Over the years, social media has evolved into a critical marketing and customer relations tool for businesses. Between audience-targeted ads and personal engagement, social media can be unparalleled in bringing organizations closer to their customers and clients.
What about the Risks?
In this post, we’ll address some of the most common risks that businesses can encounter with their social media profiles.
1. Human Error
Whether it’s an accidental tweet, falling for a phishing link, or coming off rude to a customer, employee conduct on these social platforms can pose a significant risk to an organization’s reputation.
This also extends to situations concerning the individual, especially as it relates to personal accounts of an organization’s employees, where they may talk about work-related information that could lead to things like reputation damage or privacy violations.
2. Inattention & Neglect
Loosely covered under the umbrella of human error is neglect or inattention to a social media profile. If there is nobody in charge of managing your organization’s social profiles, the accounts may be at risk of being infected by a virus – especially if that virus is one that sends spam. It could cost you followers, and otherwise lead into an adverse perception of your company’s brand.
3. Phishing Attempts
Whether it’s a fake Facebook friend or a bot on Twitter, there is always the ever-present risk of falling for phishing scams across different platforms. In this context, ‘phishing’ refers to any kind of fraudulent communication or links intended to trick people into giving up sensitive information.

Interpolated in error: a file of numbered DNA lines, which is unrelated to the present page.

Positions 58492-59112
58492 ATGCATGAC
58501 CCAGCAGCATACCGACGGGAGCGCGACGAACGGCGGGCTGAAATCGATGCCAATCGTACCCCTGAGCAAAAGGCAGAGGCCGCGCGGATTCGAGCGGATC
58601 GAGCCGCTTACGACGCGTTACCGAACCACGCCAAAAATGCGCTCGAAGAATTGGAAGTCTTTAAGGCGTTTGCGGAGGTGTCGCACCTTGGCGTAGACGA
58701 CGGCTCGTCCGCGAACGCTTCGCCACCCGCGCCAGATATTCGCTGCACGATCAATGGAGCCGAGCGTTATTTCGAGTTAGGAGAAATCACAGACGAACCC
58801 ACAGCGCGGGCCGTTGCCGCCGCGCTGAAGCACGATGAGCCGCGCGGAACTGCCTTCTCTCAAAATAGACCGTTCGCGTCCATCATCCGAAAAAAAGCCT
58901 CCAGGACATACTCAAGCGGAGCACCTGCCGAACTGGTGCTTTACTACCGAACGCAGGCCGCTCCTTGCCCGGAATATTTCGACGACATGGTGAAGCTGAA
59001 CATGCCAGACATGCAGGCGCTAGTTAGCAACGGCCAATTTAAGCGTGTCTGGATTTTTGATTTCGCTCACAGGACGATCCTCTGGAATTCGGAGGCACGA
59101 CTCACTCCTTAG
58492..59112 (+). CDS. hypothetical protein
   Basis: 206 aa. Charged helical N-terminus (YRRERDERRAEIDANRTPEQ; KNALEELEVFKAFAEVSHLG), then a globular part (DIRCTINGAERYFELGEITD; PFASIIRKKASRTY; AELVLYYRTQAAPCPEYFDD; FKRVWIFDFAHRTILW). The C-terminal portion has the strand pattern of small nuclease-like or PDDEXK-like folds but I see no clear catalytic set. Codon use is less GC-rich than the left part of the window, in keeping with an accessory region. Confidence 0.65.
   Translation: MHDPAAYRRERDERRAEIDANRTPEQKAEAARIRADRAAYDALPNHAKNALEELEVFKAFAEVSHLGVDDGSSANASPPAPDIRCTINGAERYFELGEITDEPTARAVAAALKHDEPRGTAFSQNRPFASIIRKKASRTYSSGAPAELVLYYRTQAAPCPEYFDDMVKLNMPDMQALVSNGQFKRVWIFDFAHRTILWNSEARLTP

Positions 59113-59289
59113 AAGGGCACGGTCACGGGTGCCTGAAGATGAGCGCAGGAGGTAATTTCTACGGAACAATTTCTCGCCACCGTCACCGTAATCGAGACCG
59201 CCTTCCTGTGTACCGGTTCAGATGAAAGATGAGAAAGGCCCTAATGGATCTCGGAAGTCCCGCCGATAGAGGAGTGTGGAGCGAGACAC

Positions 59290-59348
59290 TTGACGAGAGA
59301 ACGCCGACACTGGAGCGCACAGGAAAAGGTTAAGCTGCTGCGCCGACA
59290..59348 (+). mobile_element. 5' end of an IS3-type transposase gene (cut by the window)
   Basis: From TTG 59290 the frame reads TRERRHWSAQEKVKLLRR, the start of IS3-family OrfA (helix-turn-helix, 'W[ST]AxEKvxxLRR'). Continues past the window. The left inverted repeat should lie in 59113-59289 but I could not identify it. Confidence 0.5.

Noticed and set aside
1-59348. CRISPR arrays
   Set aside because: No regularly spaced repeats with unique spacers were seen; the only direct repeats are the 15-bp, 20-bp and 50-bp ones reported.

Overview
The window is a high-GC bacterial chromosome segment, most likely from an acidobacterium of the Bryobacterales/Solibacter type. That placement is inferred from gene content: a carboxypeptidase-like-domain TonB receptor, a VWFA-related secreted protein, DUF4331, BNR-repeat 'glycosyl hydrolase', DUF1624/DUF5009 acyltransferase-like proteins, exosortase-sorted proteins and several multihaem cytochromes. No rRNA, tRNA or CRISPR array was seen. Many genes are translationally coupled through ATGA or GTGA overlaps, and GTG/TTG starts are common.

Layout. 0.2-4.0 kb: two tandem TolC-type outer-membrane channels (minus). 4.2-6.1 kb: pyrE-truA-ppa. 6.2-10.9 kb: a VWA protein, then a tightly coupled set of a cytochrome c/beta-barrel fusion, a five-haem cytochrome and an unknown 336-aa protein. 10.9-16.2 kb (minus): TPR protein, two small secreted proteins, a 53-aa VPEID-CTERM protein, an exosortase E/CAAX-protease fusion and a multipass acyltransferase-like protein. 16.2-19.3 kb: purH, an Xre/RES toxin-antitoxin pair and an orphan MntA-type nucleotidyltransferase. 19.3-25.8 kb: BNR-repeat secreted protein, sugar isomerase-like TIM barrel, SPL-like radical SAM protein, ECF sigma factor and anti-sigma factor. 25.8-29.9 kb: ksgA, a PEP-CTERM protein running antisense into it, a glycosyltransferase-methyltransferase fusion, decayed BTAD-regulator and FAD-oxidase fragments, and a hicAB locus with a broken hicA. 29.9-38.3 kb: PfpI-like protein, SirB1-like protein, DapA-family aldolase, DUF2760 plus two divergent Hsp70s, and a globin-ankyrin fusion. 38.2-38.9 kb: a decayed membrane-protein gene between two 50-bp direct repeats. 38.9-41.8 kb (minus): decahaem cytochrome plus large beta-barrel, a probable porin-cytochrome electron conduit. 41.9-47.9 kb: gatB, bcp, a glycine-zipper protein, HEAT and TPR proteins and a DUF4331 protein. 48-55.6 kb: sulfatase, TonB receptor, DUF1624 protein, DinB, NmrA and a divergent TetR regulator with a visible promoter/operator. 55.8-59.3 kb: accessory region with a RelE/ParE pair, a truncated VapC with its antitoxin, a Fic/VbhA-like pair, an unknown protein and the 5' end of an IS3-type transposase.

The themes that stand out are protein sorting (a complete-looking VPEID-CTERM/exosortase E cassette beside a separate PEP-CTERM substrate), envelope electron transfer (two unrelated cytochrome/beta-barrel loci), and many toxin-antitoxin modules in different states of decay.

Related Reading: For some examples of the unique ways phishing attempts shape around the platforms that they use as vehicles, check out our article Hook, Line, and Sinker: Phishing on Social Media.
4. Brand Impersonators
Following on the heels of phishing scams, another risk that businesses may run into on social media is that of impersonators. Seeking to capitalize on vulnerable clients and customers, some malicious entities may impersonate a well known brand to trick people into clicking bad links or handing over their passwords. Additionally, attackers may purchase website domain names that are either similar to your company’s or negative in context to it.
Related Reading: For a case study on an example of this type of impersonation, feel free to check out our article on the Netflix Phishing Scam.
For questions and comments on this article, please feel free to reach out to us @CentryLTD on Twitter!